but most of them retained their original surname in an hibernicised form, as: Dalatún for Dalton, Réamonn for Redmond, Hoireabárd for Herbert, etc. The Norman Fitz was replaced by Mac, as Mac Gearailt, Mac Siomúin for FitzGerald, FitzSimon. English surnames ending in -s and -son are similarly hibernicised; but Anglo-Norman patronymic surnames which had neither prefix nor filial desinence have the same form in Irish as the Christian name. The diminutive suffixes -el, -et, -ot, -in, -on, -oc, -uc, -kin, and -cock are represented in Irish by -éil,[5] -éid, -óid, -ín, -ún, -oc (óg), -uc (ac),-cín, and -cóc respectively.

The prefix "de" of Norman surnames is represented in Irish by "de," as de Búrc for de Burgh, de Léis for de Laci, etc. "de" is sometimes incorporated with the local part of the surname, as Dátún for de Autun, Déabhrús for d'Evereux, etc. "de" also sometimes stands for "de la," as de Múra for "de la Mor; or perhaps its English equivalent "atte Mor." "de la" itself, in the few instances in which it survives, is incorporated with the second part of the surname, as Dalaithid for "de la Hyde," Dalamara for "de la Mare." "de", pronounced do, is possibly for the Norman "du," the equivalent before masculine nouns of "de la." The English "of" is, of course, represented by "a" in Irish, but "a" is sometimes a worn down "de," as in "a Blác", "a Nóra." The English "atte," or "at the," is also represented in Irish by de, as de Bhóid for "atte Wode," at the wood. The n of the extended form, "atten," is attracted over to the second part of the name, as de Nógla for "atten Angle," at the corner; de Nair for "atten Ashe," at the ash.

The Norman definite article "le" and the English "the," used with occupative and descriptive surnames, are both represented in Irish by de, "le" having apparently been translated into its English equivalent "the" before the surname was hibernicised, as de Faoit for "le Whyte," the White, de Bláca for "the Blake," the Black, de Bhorc for "the Fox," de Bhulbh for "le Wolf," the wolf, de Bhailéis, de Bhailis for, "le Waleys," the Welshman, etc.

There was, almost from the first, a strong tendency to drop all these enclitic particles, and in many instances they had actually been dropped before the surnames to which they had been attached attained an Irish form; hence many of these surnames have no prefix in Irish.[6] Norman diminutives, it should be remarked, like Blanchet, Porcel, Russel, never took the article and consequently never take "de" in Irish.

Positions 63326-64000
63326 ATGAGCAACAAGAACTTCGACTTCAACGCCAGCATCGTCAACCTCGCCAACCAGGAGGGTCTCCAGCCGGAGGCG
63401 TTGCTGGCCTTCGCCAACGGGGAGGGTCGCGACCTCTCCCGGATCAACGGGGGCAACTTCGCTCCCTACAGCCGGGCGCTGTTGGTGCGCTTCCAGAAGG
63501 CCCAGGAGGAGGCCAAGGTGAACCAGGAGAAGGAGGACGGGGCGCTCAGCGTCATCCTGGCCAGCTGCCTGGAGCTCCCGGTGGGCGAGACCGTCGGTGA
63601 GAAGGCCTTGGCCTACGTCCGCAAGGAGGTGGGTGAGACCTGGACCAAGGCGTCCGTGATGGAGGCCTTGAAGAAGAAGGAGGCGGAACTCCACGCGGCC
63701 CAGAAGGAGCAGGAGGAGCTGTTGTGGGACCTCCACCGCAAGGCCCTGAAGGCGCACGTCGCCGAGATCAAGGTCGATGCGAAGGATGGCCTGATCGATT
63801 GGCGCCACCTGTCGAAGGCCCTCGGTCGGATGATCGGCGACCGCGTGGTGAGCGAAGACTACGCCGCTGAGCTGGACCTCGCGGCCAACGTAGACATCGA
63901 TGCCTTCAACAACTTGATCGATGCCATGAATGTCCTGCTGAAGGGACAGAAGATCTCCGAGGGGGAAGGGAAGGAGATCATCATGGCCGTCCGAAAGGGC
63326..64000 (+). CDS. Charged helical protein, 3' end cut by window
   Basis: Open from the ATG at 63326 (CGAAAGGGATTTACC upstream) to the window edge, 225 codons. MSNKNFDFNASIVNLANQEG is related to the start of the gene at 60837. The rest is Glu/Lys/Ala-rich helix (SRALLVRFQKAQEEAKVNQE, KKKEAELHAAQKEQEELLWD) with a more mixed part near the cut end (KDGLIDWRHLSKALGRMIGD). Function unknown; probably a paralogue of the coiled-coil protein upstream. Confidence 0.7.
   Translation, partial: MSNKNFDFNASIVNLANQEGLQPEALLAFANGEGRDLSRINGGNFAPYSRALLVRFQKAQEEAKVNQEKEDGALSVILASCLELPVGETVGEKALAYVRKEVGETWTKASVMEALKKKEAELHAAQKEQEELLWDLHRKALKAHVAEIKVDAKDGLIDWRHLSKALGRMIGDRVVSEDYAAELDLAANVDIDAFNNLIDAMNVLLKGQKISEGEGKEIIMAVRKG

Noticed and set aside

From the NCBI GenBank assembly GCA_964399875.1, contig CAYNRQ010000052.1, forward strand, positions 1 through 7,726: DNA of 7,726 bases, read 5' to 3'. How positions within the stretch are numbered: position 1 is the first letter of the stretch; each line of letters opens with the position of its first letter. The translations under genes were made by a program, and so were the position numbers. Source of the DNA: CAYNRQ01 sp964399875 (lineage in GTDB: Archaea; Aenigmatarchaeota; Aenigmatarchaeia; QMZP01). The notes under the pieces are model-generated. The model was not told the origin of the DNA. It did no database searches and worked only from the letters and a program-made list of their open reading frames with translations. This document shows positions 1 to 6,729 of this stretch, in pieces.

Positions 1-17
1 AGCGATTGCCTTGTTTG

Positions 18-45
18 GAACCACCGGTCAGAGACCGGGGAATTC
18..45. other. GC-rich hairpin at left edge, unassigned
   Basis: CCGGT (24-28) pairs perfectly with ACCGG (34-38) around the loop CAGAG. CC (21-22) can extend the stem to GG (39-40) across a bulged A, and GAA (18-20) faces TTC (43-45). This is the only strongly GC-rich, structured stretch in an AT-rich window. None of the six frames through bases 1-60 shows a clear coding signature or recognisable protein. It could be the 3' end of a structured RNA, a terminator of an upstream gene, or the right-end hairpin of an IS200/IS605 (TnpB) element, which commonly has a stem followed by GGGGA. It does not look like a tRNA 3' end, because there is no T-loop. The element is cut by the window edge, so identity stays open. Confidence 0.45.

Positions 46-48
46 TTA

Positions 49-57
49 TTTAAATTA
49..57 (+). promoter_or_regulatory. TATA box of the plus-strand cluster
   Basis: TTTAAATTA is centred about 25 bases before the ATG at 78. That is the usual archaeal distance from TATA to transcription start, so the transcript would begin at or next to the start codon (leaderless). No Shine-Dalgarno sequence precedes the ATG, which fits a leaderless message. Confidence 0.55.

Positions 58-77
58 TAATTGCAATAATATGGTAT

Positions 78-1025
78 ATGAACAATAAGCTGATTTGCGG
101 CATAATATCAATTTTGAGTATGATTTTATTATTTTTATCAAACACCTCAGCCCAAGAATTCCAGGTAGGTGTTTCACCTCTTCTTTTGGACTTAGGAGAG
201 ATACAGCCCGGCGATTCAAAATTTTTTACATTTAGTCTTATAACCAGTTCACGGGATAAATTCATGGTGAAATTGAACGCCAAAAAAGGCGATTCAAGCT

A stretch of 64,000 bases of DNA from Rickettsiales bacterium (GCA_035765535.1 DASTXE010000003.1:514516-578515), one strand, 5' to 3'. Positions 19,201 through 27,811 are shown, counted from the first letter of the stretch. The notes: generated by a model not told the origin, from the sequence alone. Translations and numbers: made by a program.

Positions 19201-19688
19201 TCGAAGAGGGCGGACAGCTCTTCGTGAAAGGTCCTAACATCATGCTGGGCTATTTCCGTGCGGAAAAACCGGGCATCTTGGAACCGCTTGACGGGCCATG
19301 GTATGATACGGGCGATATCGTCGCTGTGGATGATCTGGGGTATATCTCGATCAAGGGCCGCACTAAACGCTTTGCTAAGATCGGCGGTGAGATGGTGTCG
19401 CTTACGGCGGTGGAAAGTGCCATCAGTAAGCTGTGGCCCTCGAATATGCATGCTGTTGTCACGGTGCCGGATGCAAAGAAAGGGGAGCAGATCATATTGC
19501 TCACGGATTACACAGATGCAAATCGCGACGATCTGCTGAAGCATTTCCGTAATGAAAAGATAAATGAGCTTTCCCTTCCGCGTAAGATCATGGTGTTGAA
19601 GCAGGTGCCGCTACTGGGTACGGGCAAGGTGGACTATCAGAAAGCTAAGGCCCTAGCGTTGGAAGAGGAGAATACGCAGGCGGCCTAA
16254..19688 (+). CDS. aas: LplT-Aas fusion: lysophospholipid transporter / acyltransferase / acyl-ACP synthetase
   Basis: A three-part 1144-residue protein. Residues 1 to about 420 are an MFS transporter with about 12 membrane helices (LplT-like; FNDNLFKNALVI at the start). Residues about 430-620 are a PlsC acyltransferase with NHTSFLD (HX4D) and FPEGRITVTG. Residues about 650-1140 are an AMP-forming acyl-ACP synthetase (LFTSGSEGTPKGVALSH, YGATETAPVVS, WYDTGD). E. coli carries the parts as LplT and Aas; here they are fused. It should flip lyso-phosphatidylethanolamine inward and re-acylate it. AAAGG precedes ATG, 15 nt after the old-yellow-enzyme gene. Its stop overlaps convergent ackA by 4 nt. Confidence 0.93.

[1] The early Anglo-Norman invaders, coming as they did from Wales, were called Breathnaigh, or Welshmen, by the Irish; but Welshmen they certainly were not, at least to any appreciable extent, as the almost complete absence of Welsh Christian names from among them amply proves. English surnames in "s" and "son" were peculiar to the Danish districts in the North of England, from which few, if any, of the early invaders came.

[2] Nothing is more common at the present day in certain parts of the country than to hear a man designated, no matter what his surname, as Maurice William or John James, meaning Maurice, son of William, or John, son of James. This is but a survival of the Norman practice.

[3] The name Colman which occurs in the Domesday Book is an instance.

[4]A small number of surnames—perhaps not more than thirty—are formed after the Norman fashion from Irish place-names. These, however, were not brought in by the invaders, but taken by them from places where they settled in Ireland.

[5] Or éal. The usage is not uniform.

[6] This is true of nearly all English surnames which came in after the fifteenth century. In my list I have inserted de in every instance where I had the authority of old Anglo-Irish records or the present spoken language for its use. "de" should not be used before surnames derived from personal names. Norman diminutives, or Anglo-Saxon or Welsh nouns or adjectives.